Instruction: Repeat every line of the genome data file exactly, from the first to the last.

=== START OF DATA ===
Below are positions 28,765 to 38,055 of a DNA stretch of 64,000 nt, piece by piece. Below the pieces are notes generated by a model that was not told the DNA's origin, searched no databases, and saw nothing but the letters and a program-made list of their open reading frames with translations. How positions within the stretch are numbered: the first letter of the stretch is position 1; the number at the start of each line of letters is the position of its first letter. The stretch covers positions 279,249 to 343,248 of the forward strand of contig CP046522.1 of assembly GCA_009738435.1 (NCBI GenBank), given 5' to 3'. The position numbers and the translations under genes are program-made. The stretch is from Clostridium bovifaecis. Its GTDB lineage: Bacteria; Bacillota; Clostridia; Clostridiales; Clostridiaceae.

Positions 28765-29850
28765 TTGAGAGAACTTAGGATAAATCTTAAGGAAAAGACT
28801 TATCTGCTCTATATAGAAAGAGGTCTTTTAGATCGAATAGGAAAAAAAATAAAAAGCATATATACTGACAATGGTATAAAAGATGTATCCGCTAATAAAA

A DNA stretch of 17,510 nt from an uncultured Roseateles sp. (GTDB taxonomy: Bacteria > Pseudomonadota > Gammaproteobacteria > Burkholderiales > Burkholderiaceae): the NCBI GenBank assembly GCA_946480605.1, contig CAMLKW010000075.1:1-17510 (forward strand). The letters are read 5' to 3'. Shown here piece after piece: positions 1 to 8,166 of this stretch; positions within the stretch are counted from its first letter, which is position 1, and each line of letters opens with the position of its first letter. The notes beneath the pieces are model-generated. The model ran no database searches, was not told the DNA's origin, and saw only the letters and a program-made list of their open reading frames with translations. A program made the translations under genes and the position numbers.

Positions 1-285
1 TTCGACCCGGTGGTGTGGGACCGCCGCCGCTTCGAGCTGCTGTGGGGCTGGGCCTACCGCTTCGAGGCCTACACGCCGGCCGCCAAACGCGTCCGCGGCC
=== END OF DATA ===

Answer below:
Below are positions 28,765 to 38,055 of a DNA stretch of 64,000 nt, piece by piece. Below the pieces are notes generated by a model that was not told the DNA's origin, searched no databases, and saw nothing but the letters and a program-made list of their open reading frames with translations. How positions within the stretch are numbered: the first letter of the stretch is position 1; the number at the start of each line of letters is the position of its first letter. The stretch covers positions 279,249 to 343,248 of the forward strand of contig CP046522.1 of assembly GCA_009738435.1 (NCBI GenBank), given 5' to 3'. The position numbers and the translations under genes are program-made. The stretch is from Clostridium bovifaecis. Its GTDB lineage: Bacteria; Bacillota; Clostridia; Clostridiales; Clostridiaceae.

Positions 28765-29850
28765 TTGAGAGAACTTAGGATAAATCTTAAGGAAAAGACT
28801 TATCTGCTCTATATAGAAAGAGGTCTTTTAGATCGAATAGGAAAAAAAATAAAAAGCATATATACTGACAATGGTATAAAAGATGTATCCGCTAATAAAA

A DNA stretch of 17,510 nt from an uncultured Roseateles sp. (GTDB taxonomy: Bacteria > Pseudomonadota > Gammaproteobacteria > Burkholderiales > Burkholderiaceae): the NCBI GenBank assembly GCA_946480605.1, contig CAMLKW010000075.1:1-17510 (forward strand). The letters are read 5' to 3'. Shown here piece after piece: positions 1 to 8,166 of this stretch; positions within the stretch are counted from its first letter, which is position 1, and each line of letters opens with the position of its first letter. The notes beneath the pieces are model-generated. The model ran no database searches, was not told the DNA's origin, and saw only the letters and a program-made list of their open reading frames with translations. A program made the translations under genes and the position numbers.

Positions 1-285
1 TTCGACCCGGTGGTGTGGGACCGCCGCCGCTTCGAGCTGCTGTGGGGCTGGGCCTACCGCTTCGAGGCCTACACGCCGGCCGCCAAACGCGTCCGCGGCC